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December 12, 2016
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December 18, 2000
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December 19, 1973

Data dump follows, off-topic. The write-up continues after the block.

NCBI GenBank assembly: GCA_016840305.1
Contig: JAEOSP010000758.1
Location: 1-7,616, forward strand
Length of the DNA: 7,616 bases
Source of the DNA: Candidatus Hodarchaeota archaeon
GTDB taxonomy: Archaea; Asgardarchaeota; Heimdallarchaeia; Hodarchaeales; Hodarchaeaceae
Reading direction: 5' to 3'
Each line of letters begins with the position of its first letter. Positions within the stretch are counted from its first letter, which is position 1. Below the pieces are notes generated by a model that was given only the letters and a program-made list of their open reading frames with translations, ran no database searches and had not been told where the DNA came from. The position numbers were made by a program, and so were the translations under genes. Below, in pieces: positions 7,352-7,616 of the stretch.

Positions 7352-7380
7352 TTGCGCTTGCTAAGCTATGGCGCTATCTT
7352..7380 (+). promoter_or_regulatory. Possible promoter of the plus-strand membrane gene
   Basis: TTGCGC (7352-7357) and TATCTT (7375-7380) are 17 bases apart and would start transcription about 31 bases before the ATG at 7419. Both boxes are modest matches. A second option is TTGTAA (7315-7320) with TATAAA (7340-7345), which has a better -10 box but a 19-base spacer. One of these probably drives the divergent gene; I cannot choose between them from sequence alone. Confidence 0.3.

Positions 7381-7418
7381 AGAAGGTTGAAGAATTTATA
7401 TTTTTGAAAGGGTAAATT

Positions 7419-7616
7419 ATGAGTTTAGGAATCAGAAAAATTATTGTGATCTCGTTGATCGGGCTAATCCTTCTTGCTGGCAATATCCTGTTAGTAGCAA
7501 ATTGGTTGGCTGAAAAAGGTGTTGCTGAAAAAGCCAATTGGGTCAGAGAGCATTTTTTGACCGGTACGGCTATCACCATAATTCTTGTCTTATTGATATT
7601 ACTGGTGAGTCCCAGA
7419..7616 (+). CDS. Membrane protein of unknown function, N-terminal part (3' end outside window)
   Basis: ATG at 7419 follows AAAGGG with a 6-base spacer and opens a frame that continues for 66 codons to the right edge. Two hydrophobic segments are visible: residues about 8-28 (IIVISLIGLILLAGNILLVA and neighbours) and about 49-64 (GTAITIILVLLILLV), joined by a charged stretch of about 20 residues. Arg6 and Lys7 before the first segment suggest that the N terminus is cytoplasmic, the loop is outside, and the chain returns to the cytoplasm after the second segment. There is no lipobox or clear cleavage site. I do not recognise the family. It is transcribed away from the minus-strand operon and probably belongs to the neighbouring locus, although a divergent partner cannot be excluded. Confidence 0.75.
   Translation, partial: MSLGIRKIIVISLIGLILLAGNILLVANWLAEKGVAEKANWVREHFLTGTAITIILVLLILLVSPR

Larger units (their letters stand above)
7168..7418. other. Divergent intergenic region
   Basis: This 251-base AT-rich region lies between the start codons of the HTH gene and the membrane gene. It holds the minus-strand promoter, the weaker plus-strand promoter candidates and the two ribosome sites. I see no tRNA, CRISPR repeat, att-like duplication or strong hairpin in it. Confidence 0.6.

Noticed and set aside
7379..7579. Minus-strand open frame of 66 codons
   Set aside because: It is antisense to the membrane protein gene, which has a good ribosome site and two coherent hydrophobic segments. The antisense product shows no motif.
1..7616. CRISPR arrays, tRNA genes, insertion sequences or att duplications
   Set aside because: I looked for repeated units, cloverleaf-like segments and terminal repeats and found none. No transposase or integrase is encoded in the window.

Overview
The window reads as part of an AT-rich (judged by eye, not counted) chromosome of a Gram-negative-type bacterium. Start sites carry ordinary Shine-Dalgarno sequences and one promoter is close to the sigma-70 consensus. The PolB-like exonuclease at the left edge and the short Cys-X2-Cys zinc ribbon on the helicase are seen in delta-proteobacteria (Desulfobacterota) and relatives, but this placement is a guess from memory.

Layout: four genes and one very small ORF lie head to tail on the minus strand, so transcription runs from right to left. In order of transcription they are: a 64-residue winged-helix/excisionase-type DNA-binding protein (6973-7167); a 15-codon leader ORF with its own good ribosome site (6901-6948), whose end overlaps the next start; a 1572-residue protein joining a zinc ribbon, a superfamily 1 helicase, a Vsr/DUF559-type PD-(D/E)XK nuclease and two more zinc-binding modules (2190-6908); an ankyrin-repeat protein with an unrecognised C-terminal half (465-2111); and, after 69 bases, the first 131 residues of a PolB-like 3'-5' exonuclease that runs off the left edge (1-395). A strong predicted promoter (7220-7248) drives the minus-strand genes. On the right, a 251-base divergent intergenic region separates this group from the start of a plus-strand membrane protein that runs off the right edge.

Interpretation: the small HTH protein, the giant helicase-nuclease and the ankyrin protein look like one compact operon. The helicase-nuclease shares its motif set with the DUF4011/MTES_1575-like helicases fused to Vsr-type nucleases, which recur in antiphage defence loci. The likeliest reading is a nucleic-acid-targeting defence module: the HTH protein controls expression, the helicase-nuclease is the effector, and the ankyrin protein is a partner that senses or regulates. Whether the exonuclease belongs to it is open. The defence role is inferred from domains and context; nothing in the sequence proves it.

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Approved For Rdse 2001/12/04 :CIA-RDP84-00499RQ01~00120001-2 ~~~~~ ~~ro~s~~~ New York'ISmes Newe Service NEW YORK -Many of the major news-gathering organizations say they' would fire any correspon- dent who was also found to be working for the Central Intelligence Agency. Their stands were made known following the recent disclosure in the Washing- ton Star-News that the CIA had about three dozen American newsmen working ,abroad on its payroll as undercover informants or as ,full-time intelligence agents who use journalism as their cover. In addition, over the years, the agency has at- tempted to recruit newsmen working in the United States to supply it with domestic intelligence. Interviews with news offi- cials indicated that the idea that newsmen would work for any government agency, including the CIA, was pro- foundly disturbing for,news- gathermg organizations,,for ~t raised the question'of credibility of any news that such an agent-journalist would file. KEITH FULLER, vice president and assistant general manager of the Associated Press, said, "We would npt permit it for one moment: We don't want our people working for any gov- ernment agency, under any circumstances." The AP has nearly 800 full-time employes working overseas, and nearly 850 ' `stringers" -journalists who usually work for them- selves and sell news arti- cles, one at a time, to news organizations. Most foreign news that appears in American news- papers and is reported on radio and television here is supplied by either the AP or .the United Press Interna- tional, which has about 600 full-time employes over- seas. Both organizations said that they would imme- diately dismiss any come- ; spondent found to be work- ing also for the'CIA. "I'm satisfied that none of our Reople, are .involved with the CIA," 'said H.L. Stevenson, UPI managing editor. "And our Washing- ton manager is satisfied that we are clear." in response to queries, the CIA has assured the New York Times, where dismissal would be immedi- ate, and Time magazine and the Star-News, among others, that their corres- pondents were not con- nected with the agency. But Fred Taylor, manag- ing editor of.the Wall Street Journal, said that the agen- cy would not admit it if it had a valuable agent who was also a newsman. William E. Colby, direc- tor of Central Intelligence, has indicated that full-time staff correspondents work? ing for general circulation news-gathering arganiza~ tions will be phased out of CIA work but that about 30 others-mostly agents wha work abroad as free-lance writers and stringers-will continue to be maintained. Malcolm Browne, a -New York Times foreign corre- spondent, said that when he was working for UPI in Sai- gon there were. a number of ' foreign correspondents he ' believed were working at least, in part, for the agen- cy. , One New York Times cor-. respondent, Juan de Onis,. said that when he worked in Latin America and South A-22 WASHINGTON STAR-NEWS * Washington, D. C., Wednesday, December 19, 1973 America there "were some (American journalists] who seemed to have developed unusually close relations, ;which have served the .agency in putting out its line." He said he felt the agency tried to use correspondents to manage the news -that. 'is, to write articles reflect- ing the desires of the agen- cy. DURING the revolution in the Dominican Republic in 1965, De Onis and Martin Arnold of The Times were approached by an agent of the CIA who had with him a large pile of documents. The documents: were pur- ported, by the,~agent to show that the-Dominican revolt tion was being conducted t orders from Communists z Europe. TYiis was the Joh;- son administration's contei tion. De Onis, an expert on La, in American affairs, dr. clined to write an artic:i because, he said, there w~' no way to determine whet:'.. er or not the documen were authentic. ved For Release 2001/12/04 :.CIA-RDP84-004998001000120001-2 Approved For Rele~e 2001/12/04 `. CIA-RDP84-00499R0 Hunt ~a~~ ~e~ E. Howard Hunt Jr. has told Senate Watergate in- vestigators he directed a small-scale surveillance of Sen. Barry Goldwater, R- Ariz., during the 1964 presi- dential campaign on in- structions from his superi- ors at the Central Intelli- The operatives, one of whom may have been a woman, obtained advance campaign schedules, news releases, and "any other information they could get," Hunt told the investi- gators. Hunt said he reported gence.Agency. _ such information to his su- the orders for the spying operation on Goldwater's Washington campaign head- - quarters "had come down from the White House." He indicated that at least one of his superiors was sta- tioned at the White House, the sources said. -Hunt indicated at least one of his superiors was sta- tioned at the White House, the sources said. AT THE TIME, the sources said, Hunt was in charge of a downtown Washington office for the CIA. A SPOKESMAN for the CIA declined to comment on the reported accounts of Hunt's testimony. . Hunt served with the CIA 20 years before quitting to go to work for a Washington public relations firm and later to take on an assign- HUNT, NOW serving a 2'/z- to 8-year prison term for his role in the Watergate burglary, revealed the Goldwater surveillance dur- ing an interview Monday with Republican staff mem- bers of the Watergate com- mittee, who have been prob- ing the CIA role in the bur- glary and bugging of Demo- cratic National Committee Headquarters. "It was only discussed for a minute or two," one source said. , Hunt told the investiga- tors he did not participate in the spying operation it- self, but rather - on orders from his CIA superiors -~, "dispatched a couple of people to the Goldwater ', headquarters to sec what was going on." Goldwater that. year op- posed President Lyndon Johnson and lost the elec- tion in a landslide. Goldwa- ter has maintained he was the object of a spying effort similar to the one carried out at the Watergate. H~~~b"~' ment far the White House, including membership in a group known as "the plumb- ers" assigned to try to stop leaks of classified informa- tion. Sources said Hunt gave the investigators the names of his former CIA superiors who allegedly ordered the surveillance, but no deci- sion has been made yet on whether they will be ques- tioned. If Hunt's information is correct, the sources said, the CIA would have been violating a law forbidding it to conduct domestic opera- tions. "It's kind of up in the air right now," one source satd, noting that the Senate pan- el's mandate is limited to matters relating to the 1972 -presidential campaign. "This is very interesting. and important, but we're not going to try to squeeze every last ounce out of it," one minority staff aide said. I~ Q - lac. -q ~ G 7 3 Release 2001/12/04 :CIA-RDP84-00499R00100a120001-2' Approved For Ruse 2001/12/04 :CIA-RDP84-004991000120001-2 A 18 Thu~sd ?-,~ cepted. t Accordingly, I omitted the red erences from my book and loft it to others to reveal the secret; monitoring method. Not untilon?,r ,a than 1'L hours, according to in-'w;th President Soda h ?-;ats, terviews with Uni~tcd States+ officials and Soviet, Israeli and~v'as near a state ,,iiapse. European diplomats, but the' h- addition the, an III crucial exchange-delivery ofl~'''rps, on the east bank. vi the Uhe Brezhnev note and the call- Suez Canal opposite ae cit} nog of the alert-took place in of Suez, faced encircic~~nt:nt ay r less than an hour, approximate- the Israelis as a re ,ult at the 1y between 10:40 and 11:30 P.M. Continued on Page 17, Column 1 pproved-For,Release 2001/12/04: CIA-RDP84-004998001000120001-~' ,. Approved For f~elease 2001/12/04 :CIA-RDP84-0049~,~001000120001-2 `Implied Soviet Threat L-ed to U. S. MilitaryA. Continued From Page 1, Col. 7 Israeli crossing to the western . bank .early that morning. Mr. Kosygin.returned to Mos- ' coW Oct. i9 urging that the Soviet Government press far an immediate .cease-fire in the Middle East war, ? which was then in its 14th day. Mr. Brezh- nev thereupon invited President Nixon to send Mr. Kissinger to Moscow, and. the Secretary ar- home from Moscow. Four hours from demanding a mere real-?viet weapons, to the Suez bat- after he had left, Israeli forces firmation of the cease-fire res- went en to cgmp]ete their en- olution of Oct. 22-a reaffirma- circlement of the Egyptian III Uon was voted Oct. 23, and the new truce went into effect Corps, an action he heard about Oct. 24-to a resolution au- later, reportedly with great dis- thorizing an expeditionary may and a sense of betrayal. force far the Suez region, to While the Russians were said a'resolution authorizing aUnit- to. have been outraged at what ed States-Soviet expeditionary force. they regarded as a breach of The intelligence community, their "Oct. 21 understanding drawing principally on elec- with the Americans, they also tropic surveillance of Soviet ? rived the next day. I~"'?.'" "- ~"- - ,tablish alarge Soviet presence Mr. Kissinger and Mr. Brezhnev reached a compromise in which Moscow won its point that no time could be lost in achieving a cease-fire, while the Ameri- cans won their point of that the cease-fire must be linked to negotiations between ?the " Arabs anti Israelis. The, joint cease-fire ?proposa] they? agreed upon was adopted by the United Nations Security Council early Oct. 22, atnd the "-truce in place ,officially went - into effect .about i2 hours later. in the Middle East and they re- portedly solicited President Sa- dat's Oct. 24 call for United States and 5aviet troops. A United States official fa- miliar with the event said the original Brezhnev proposal on Oct. 24 ~ for a ~o~nt United States-Soviet force for the Mid- dle East made Mr. Kissinger apprehensive that tougher mo- ments were ahead. Mr. Kissinger was also get- ting. what he later described as "puzzling" reports from the United Nations. There the So- viet representative, Yakov A. tool an, that day on his waylMallik, had shifted suddenly land, sea and air forces, had already noted the presence of seven landing craft and two ships with troop helicopters in eastern Mediterranean waters. The landing craft had been there 17efore, "milling around," as one intelligence official put it,. recalling tha.C a week before there had been e~ighC~ landing craft in the eastern Mediter- ranean. r Troop Standby Monitored Electronic surveillance had also monitored signals putting; seven divisions of Soviet fir borne troops - about 49,000 men - on a standby alert. One division had been placed on a higher level of alert during the day, making i ready to move' out on call. But, the intelligence official observed, there had been 50-, vier alerts before during the~l Middle East conflict, which began Oct. 6, and anore Soviet landing craft in the region. So the activities of Soviet forces on Oct. 24 by themselves had 'caused no undue alarm at the Defense Department, one of the officials said. Still the Soviet Air Force had pulled most of its large trans- ports back from Damascus and Cairo to their home bases that day and some Pentagon official interpreted this as a sign that ~Moscaw might usethem to take (Soviet troops, rather than So-meeting- of what Mr. ~chles-' Approved For Release 2001/12/04 :CIA-RDP84-004998001000120001-2 tie zone. When the second Brezhnev note came at about 10:40 P,M.~ warning that the Soviet Union "may be obliged to. consider acting alone," the responsible American officials-principally Secretary Kissinger and De- fense Secretary James R., Schlesinger-put that together with the electronic intelligence evidence and concluded that the Soviet Union was deter- mined to put troops in the Mid- dle East . Suggestion to President . Describing the situation later, one of the Cabinet officials in- voived in the decision-making said of the second note and the intelligence estimates, "Eithdr one, apart, we could have ignored." Ambassador Dobrynin -left the the second note with Mr. Kis- singer without obtaining a reply. The Secretary of State im- mediately telephoned President Nixon, who was i?n his upper floor living quarters in the White House and suggested the United States response should be military as well as political, Mr. Nixon concurred. This was tiro genesis of the United States alert. President Nixon remained in charge throughout, his aides say, but he was also remote, staying the entire night in his White House apartment and re- ceiving the telephone messages of Mr. Kissinger "and Mr: Schlesinger. Mr. Nixon em- powered them to manage the crisis an their awn, the Cabinet official said, leaving ?them to conceive and carry out thel various moves. Mr. Kissinger convoned a;. Approved For lease 2001/12/04 :CIA-RDP84-00499Fj001000120001-2 , lert and a Test of Wi11s, Capital Aides Report 'finger later termed "the abbre- viated National Security Coun- cil" in the austere, map-filled ;Situation Room 4n the White ,House basement. It was abbreviated ' in part .because the chairman of what had been asix-man panel, ]?resi- dent Nixon,. was upstairs. Mr. Kissinger was there ?in his dual capacity as Secretary of State and the President's assistant for national ,security affairs. Another chair .was empty be- cause Spiro T. Agnew had re- signed, and there was no di- rector of the Office of Emergen- cy Preparedness since George A. Lincoln had retired. 4 months before. Security Council met at aboutja United States official said: Through Mr. Scali, Mr. Kis- I 1 P.M., and Mr. Kissinger and ^No, the alert itself was a" sig- singer was working to get the Mr. Schlesinger swiftly agrecd~nal which we knew they would Soviet Union to agree to a new on a modified alert as thei et through their owri electronic resolution in the Security Coun- United States military response g designed to persuade the Soviet intelligence." cil setting up apeace-keeping Union against acting alone. I Ilcightened United States force for the disputed Suez The technical torm for theimilitary activity could clearly region. alert is Defense Condition 3, ~ be discerned through the amount explained by a Pentagon offi- and nature of the radio traffic, Reply to Brezhnev Drafted riot as "an order to stand by it was said. Finally, Mr. Kissinger. drafted far further orders that may Mr. Kissinger was busy, mean- a reply to the last Brezhnev come." It is an order any area while, an the diplomatic front. note saying the United States commander can issue without He conferred repeatedly from would not tolerate a unilateral higher authority if he feels }tis the outset of the American- action by the Soviet Union, forces may be threatened. (Soviet exchanges with Israel's hoped that Moscow would not Mr. Schlesinger. is said to Ambassador, Simcha Dinitz, ad- take that course, and warned have issued it,at 11:30 P. M., vising him of Soviet and Unit- that any such move would dam- and it was passed to the service ed States moves. age the cause of peace. He also chiefs by Admiral Moores About 1 A.M. he told the Brit- called for joint action in the i "Officially the meeting ron-I While the service chiefs were fish Ambassador, the Earl of United Nations. sisted of Kissinger, Kissingcrlayrare of the moverrtcnts of Cromer, of the note and the That done, according to an and Schlesinger," a council aide Soviet military units, they were alert. Other members of the aide, a weary Mr. Kissinger commented, said to be so surprised by the~North Atlantic Treaty Organi- walked upstairs and reported Attending as the intelti?;ence diplomatic, messages that they zation were informed through to President Nixon and ob- adviser was William E. Colby, sent. an aide to the C.LA. and the meohanism of the North At- tained his "ratification" of'the Director of Central Intelligence,ithe State Department to seek ' whose agency had played a ma- jor role in handling the Cuban missile crisis of 1962 and 'was now on the sidelines. Mr. Colby had been called in belatedly. '-The C.LA- was familiar with the electronic intelligence ob- tained by its powerful sister agency, t]te National Security Agency, but it. was not apprised of the Soviet notes until Mr. ,Colby'.arrived .at the White House. Haig's Role Described Attending as the military ad- viser was Adm. Thoma:~ H. Moorer, Chairman of the. Joint ~Chicfs of Skiff. Mr. Schlesinger had been. told of the second Soviet note by Alexander M. Haig Jr., chief of the White House staff.. He, in turn called Admiral Mo~arer. General Haig functioned ,more 'as a go-between than as a member of the decision-making group, aides said. The abbreviated National further word on Soviet inten- tions. I-Te apparently returned empty-handed. The Washington order alerted most but not all United States forces. The Coast Guard, with its vital air-sea rescue system, was not brought in until 12 }lours later. Strategic Air Com- mand tanker planes hovering along the United States-to- Israel airlift route were left in Llteir Middle Atlantic patterns rather than sent north for pos- sible fueling of long-range B-52 bombers. Mr. Schlesinger returned to the Pentagon about 1:30 A.M. to bolster the alert by ordering the aircraft carrier Joltn F. Ken- nedy from the Atlantic to the Mediterranean with her A-4 fighter-bombers and telling-the 15,000-man 82d Airborne Divi- sion at Fart Bragg, N. C., to get ready to board transport craft. Asked if the Soviet Undbn had been notified oaf the aler0, ]antic Council in Brussels, which moves, including the second was advjsed of the alert by the note to Mr. Brezhnev. It was . Defense Department about 2 about 3 A.M. on Oct. 25, three A.M. Pentagon officials say the and a halt hours after lire alert news went out to the alliance had been called. capitals much later because of At his news conferonce at a foul-up in the Brussels com- noon, the Secretary publicly re- munication machinery. minded Moscow- that both the In retrospect, however, also- Soviet Union and the United elates of Mc Kissinger acknowl- States had nuclear arsenals edge that the 'crisis-managers "capable oP annihilating hu- "botched" the job of promptly ntanity," but that they also had informing United States oiliest"a special duty to see to it on the night's actions. ithat confrontations are kept "We could have called up alllwithin bounds." the top allies," said a United! An hour or so later, both States official. "But it miglatcountries joined in the 14-to-0 have ttleant delaying the alert." vote by which the iJnited Na- Mr. Kissinger was also in lions Security Council decided touch with the United Stales to establish a United Nation$ delegate to the United Nations, peace-keeping force excluding John A. Scalf, who had just the major powers-a move that been through some bruising ex- in effect brought the American- changes with Mr. Malik. Sovie texchanges to an end. The Soviet delegate had ac- And in those exchanges, of- cused the United States of al- ficials noted, the hot-line tele- lowing Israel to violate the type machine that connects cease-fire of Oct. 22 and make ashington and Moscow was territorial gains. never used. Approved For Release 2001/12/04 :CIA-RDP84-004998001000120001-2 I Approved For Release 2001/12/04 :CIA-RDP84-00499~Q01000120001-2 ~rx~; w~sAlvr~~,otir ~osr Iiy Laurence Stern Nasllln?ton Post Stat1 writer ?Che current, and former di- rectors of the Central Inteili- t;encc Agency denied, to sena- torial questianers that they h::d any advance knowledge of the 4Vaterdate burglary. "1"Ste issue was opened up Burin; a Senate Armed Scrv- ices Committee closed ltearin,ti ~?esterday to hear testimony by free-lance writer Andrew St. George and by CIA Direc- tor William 1;. Colby. 13ut Colby did acknowledge that one of the convicted ltfatergate conspirators- Euge- t~o ?Martinez, alerted the CIA to 1~:. Howard Aunt's presence iri i\4iami late in 1971 and a;ain in Marcia, 1972, .ht the time R'fartinez was working for Hunt's burglary i.eam, which lead already bur- ~*Iarized the effice of Daniel F;IIs'uerg's psychiatrist, and }\Tartinez was also employed as a contract employee of the CT;1. Colby's allusion to the Mar- tin,ci incident was made in a written response to n series of questions by Sen. Howard Baker (I2-Terut.), vice chair- man' of. the Senate Watergate committee. According to Colby's ac- count, b!fartincz advised a CIA 11liarni field rr_preseutative of Ilunt's whereabouts and the report was passed on to CIA headquarters. -CTA headquarters, said Colby, told the Miaftti. supervisor that "hc.should not; concern himself wit}i,the travel of Mr. HunC who was an employee of the White House undoubtedly on domestic White House busi- ness of no interest to CIA," ac- to Colby's latesC state- z~fent, _...~. RICHARD HELri7:S ,- 'Chia incident occurrca se- ueral ntontlts after the CIA terminated technical assist- ance to .T-Iunb including the xupply of spy paraphernalia, which was used in the >Jlls- berd burglary. CTA officials siisid they cut off Hunt in Au- tu~-t, 1971, because they came to fire conclusion that the re- qur:;ts were improper-even' tltouh they were made under Wbae HOt1Se auspices. ~~One oP the allegations made by tit. Georgo, in an article in ~ the current ITarper's . mah*a-' ri:ne,~ is that 14lartinez was se- r~:?etly reporting to the CIA on life activities of the White T:T;ouse burglary team under Bunt's supervision. ; 5atttrday, ~Vou. l7,1J73 ...tx '['his was denied by Colbyy and by Helms, in a separate written statement. Helms also denied a claim by St. George that he had a 'conversation with a CIA watch .officer the morning after the Watergate break-in acknowl- crlging that he was tipped off to t.hc operation. The St. George article claimed the watch officer called Helms on the morninh of Jttne 17, 1972, and told }tim of the arrest of "the White House crew." It quotes Helms as responding, "ah, well, they Finally did it." Helms' statement, released yesterday by Sen. Stuart Sym- in ;ton (D-Mo.), said: "I am prepared to swear that no such conversation ever took place." St. George invoked the First Amendment in refusing to identify his source for the re- port during ,yesterday's execu- tive session, according to Sym- ington. The free-lance writer, a self- 'described adventurer with a heavy Hungarian accent, said he would consult with officials of Harper's before returnin; to testify before' the Senate committee next Wednesday. St. George was interviewed at length earlier this week by Baker and Senate Watergate committee minority counsel Fred D. Thompson. Baker has displayed a per? sistent interest in the question of possible CIA involvement in Watergate. Symington, on the other hand, has been a staunc}t defender of Helms for having withstood White I~ourle pressures to involved CIA in Life Watergate cover-ug. :~ tr A ved For Release 2001/12/04 :CIA-RDP84-004998001000120001-2 a~~;1~~: - ~J (~ Approved For Release 2001/12/04 :CIA-RDP84-004998001000120001-2 '1'TTI; N~1tiTTT~\G1'ON P~)7Z' ..R 13y T.aurence Stern Wnshlnaton Post Slntf Wrllcr T~cars chat sensitive CTA Ol)Cl'atI011:i mi.~hL be compro- mised by "leakage in the h'~i" led Prichard 1VI. Helms, tl]c agency's former direc- tor, to propose sharply dc- fiued limits on the Water- gate investigation in 1Z~Ierico. TTelms was also concerned about an :@'13I "fishinh cxpc- dition into CIA operations" when he laid down guido- lines 11 days after the Watergate breal:-in designed to confine the FP,I's inquir- ies to "personalities already arrested ~or directly under suspicion." this was the gist of four- pagc merorandum submit- ted yesterday by CIA Direc- tor William L. Colby to Scn. Stuart Symington (D-MoJ, acting chairman of the Scu- ate Armed Service Committee. Colby's memo was in- tended to clear up wl]at; he described as "recent specu- lation in t3]e press and else- where" over an , apparent conflict between a June 23, 1972, memo from Helms to his ~lepu'ty, Gen. Vernon 1Valters, and testimony by IIelms to five congressional committees and 'federal ZVatergate prosecutors. 'CI]is conflict was first mentioned-altl]ou;_;h Zi?ith- out. any spcclfic reference to I-Ielms-b;;r former ~i'at, r- gate Special Yrosecutar :ir- ~chibald Cox in an appcsn'- ance last week before the Senate Judiciary Commit- tee. Cos said he had evi- dence that a major witness in the Watergate inquiry had ,sharply contradicted his testimony in a memorandum that had come to the attcu- tion of the prosecuting staff. The newly surfaced 1972 m,cmo instructed Walters that "we (the CT,~) still ad- here to the request that they (the T'BI) confine t]]em- sclves to the personalities ah?eady arrested or directly under suspicion and that they desist from expending this investigation into other areas which may Well, even- tually, rtut afoul of our oper? a 1.10115." Rut [Ich]ls and \Valtcrs have repeatedly testified that they told White IIouse officials and former P'BI Acting Director 1.. I'atriclc Gray III that the ZV`atcrrat-c investigation illltcxico Would not jcop:~~d~rc any C l:\ actlVttle5. Colby's memo l.o Syming? ton ailudecJ to a strong sansc of susl)iciuu witl]in t.'lc Cl.\ ot~cr the prospec- t.ive 1~BI invest-igation of the 11"atergatc scandal's i~Icxi- can connection. IIe cited as one'ingrcdient of the CIA's concern Gray's p^rsistence -despite rcpeat- ocl denials by I-3clms - "in queryin, the Agency about possible CTA involvement in the Watergate incident." IIe also recalled that the i~'BT refused to inform ti]c CiA on June 22, 1.972, of the status of its investiill have to forget me forcibly, rubbing me of j' the blackboard. My heart uxxs inexhaustible. Pablo Neruda, 19041973 In Santiago the generals are executing people. In ~? Santiago the generals say they haven't killed as many ' -~ as the refugees say they have. In Santiago They are burning books, Marx, ]Viso Tse-tuug and the Marxist ? '. Neruda, Chile's Nobel Laureate. Rub him off the black- . board, not dead a week from cancer or other causes. In Santiago they warehouse the political prisoners. In Washington the new government is recognized and the denials flow. After three years of using every eco- nomic lever to destroy the Chilean government, they ' tell us it wasn't a CIA hitman whose machine gun chaffered the teeth out of Allende's skull. But hard on those assertions we have Howard Hunt, the 20-year CIA -man, giving us an on-camera demonstration . of the kind of people that agency hires, pramotes and com- mends. If Howard Hunt told you the CIA didn't have anything to do with Watergate in Washington or mur- der and incarceration in Chile, would you believe him? P'or the first time, t:he Ervin hearings have given us a chance to judge (CIA personnel. Recently we've seen hunt, and last summer, another retired CIA career ~r~an, J.rmcs W. McCord, was on t9ze stand displaying his kind of incompetence and deficient judgment. is that whole place, into which it is estimated we put sonze- thin~; Like ~6 bullion a year, stocked with such people? ~ have we armed and paid for an army of marauding simpletons who know how to plot cheeseball coup d'etats but are so out of contact with reality they think a major party candidate for fhe presidency could be on Fidel Castro's payroll? It's possible, since they have made a . career of putting major party politicians i~n other .countries on their payrol~a. i . ? I3S/HC- ~J ~a Nor does it seem to get better further up the line in 'the agency. The CIA's new boss, William E. Colby, distinguished himself in Vietnam as an architect of the Phoenix program of political assassination and midnight arrest. The society he helped build is one even a Russian might nave difficulty adjusting to. A generation ago CIA monkeyshines may have made some sense. Perhaps in 1953 overthrowing Premier Mohammed Mosadeg~h of Iran did save the oil for us and perhaps it was worth it if you think we must do such things to survive. But Allende's downfall isn't going to save the American copper mines or ITT's in- vestments. The nationalization of American interests in Chile was voted for unanimously by the Chilean eon- gress. The generals can't stay in power and hand them back to their former stockholders in New York. Chilean democracy may never be restored, but neither will we; is another anti-American dictator like Peron in Argentina preferable to an Allende? A William Corby or a Howard Hunt may have what they think is a rational answer to that question; a Henry Kissinger may tell us what's done is done, the generals are in power, and we have no more right to meddle in their internal affairs than we have to pass the Jackson amend- ment and meddle in Russia's. The rest of us may ponder whether we ,are caught up in a gangbustering, nonfdealogical careening around the world. Wo send killers into Cuba to get Castro, and perhaps ho sends them back to got Kennedy. Brezhnev comes here and campaigns for Nixon. We give him wheat and campaign for him in Russia; which gives us title to help Thieu lack up 200,000 political prison- ers, and the Chilean generals bomb the Moneda Palace. A CIA world with Solzhenitsyn suppressed in Russian and Neruda burnt in Santiago, rubbed off the black- board.- But he won't be, and you don't have to be an idealist to know that. At night they hand-copy the forbidden texts in Russia; now they'll go into the moun- tains, into the Andes, to do the same with Neruda. pp 1973, Thy Wsahinston Poet/H1nR Fs~tiura ~sndie~b _...Ap.proved For Release.2001/12/0.4~A-RnP84-0049980010001,~,QQ1-~~,,~,_~, Appro~l For Release 2001/12/04 :CIA-RDP8~0499R001000120001-2 A-6 ~r 1NA,SNdPJG?t~Fl S7A(8-N~i/S Washington, D. C., friday, September 21, 1973 ~~ta ` fact, commit suicide or whether he was shot down The State Department is formally denying as "ab- surd" the claim of Salvador Allende's widow that the CIA secretly financed polit- ical opponents of the late Chilean president's regime, which was overthrown in a military coup-last week. Earlier, the department's ranking official in Latin American affairs had pro- voked a .spate of rumors. over Mrs. Allende's charges by refusing to discuss them in a public congressional hearing yesterday. Assistant Secretary of State Jack D. Kubisch oth- erwise went to great lengths to deny any i1.S. responsi- bility for the coup, either through political or military intervention or through economic pressures. He was testifying before a House Foreign Affairs subcommit- tee. WHEN CONFRONTED with Mrs. Allende's charges, which were broad- cast yesterday through a New York Times interview, Kubisch said the question was too sensitive to be dis- cussed in public and was better reserved for a closed-door session. When reporters pointed out to him after the hearing that his refusal to discuss the question left open an implication that the United States, in fact, had helped anti-Allende groups, Ku- bischsaid this was not what he intended to imply. But he 6~` 2 _~ again refused to discuss the matter. Later, the State Depart- ment issued .through its press office a specific deni- al of Mrs. Allende's charge that the CIA helped finance dissident Chilean truck owners whose nationwide strike during the summer brought the country to the brink of chaos, helping to set the stage for the coup. e The administration has no precise knowledge.; whether Allende did, in , by his captors, as some of ', his supporters have claimed. ? The administration has not yet made a formal deci- sion to establish diplomatic relations with the new gov- ` ernment, but the likelihood is that the decision will be made soon . ~ The administration had' 'received "some reports of a; confidential nature" con-' corning claims by the junta that large quantities of So ` viet block arms had been stockpiled by Allende sup- porters before the coup. In discussing the reported stockpiling by Chilean left- ists of East European arms, for example, Kubisch re- . fused to go further than his' hint that the State Depart- . ment had received intelli- gence reports about those stockpiles. He offered to . expand on the subject be- hind closed doors. KUBISCH TOOK special pains to deny the claim of , many liberal commentators that U.S. economic policies forced political chaos on the Allende regime by denying international loans to the faltering Chilean economy. ~. "There was no hidden blockade" of Chile, Kubisch declared. "The fault was. internal." Kubisch noted that previ- ously committed Agency for International Development and Food for Peace loans "SUCH SUGGESTIONS are absurd," the depart- ment disclaimer said. "The United States played no part, financial or otherwise, in that strike or in the other stoppages or protests mounted by the opposition to Allende" In his testimony yester- day, Kubisch was otherwise sweeping in his denials of U.S. involvement. He also denied that Washington had any specific foreknowledge of the coup, but he admit- ted that officials here have been expecting some such move by the Chilean mili- tary for several months. Denials had been issued repeatedly by government press officials over the past week, but Kubisch's state- ment at a hearing on the Chile coup marked the first time that a responsible gov- ernment official has made these points publicly. Touching on a variety of questions raised since the overthrow of President Sal- vador Allende and his vio- lent death, Kubisch said: continued to the Allende regime, even though some ~w700 million in U.S. corpo- rate assets were expropriat- ed and some $100 million in international debts were defaulted. He noted that internation- al banks extended some $83 million in loans . to Chile ? from 1971 to 1973, which he termed an increase over the yearly average in pre-Al- lende days. Approved For Release 2001/12/04 :CIA-RDP84-004998001000120001-2 Approved For Release 2001/12/04 :CIA-RDP84-0049Q~01000120001-2 SEGUR/TY THRF.~7' FF.4RED ~~~ ~~G`~$~ ~~ ~~~ xs~xc- y ~'~ IIY Oswald Johnston star-News Scuff writer .Victor L. Marchetti, the one-time CIA agent who lost a c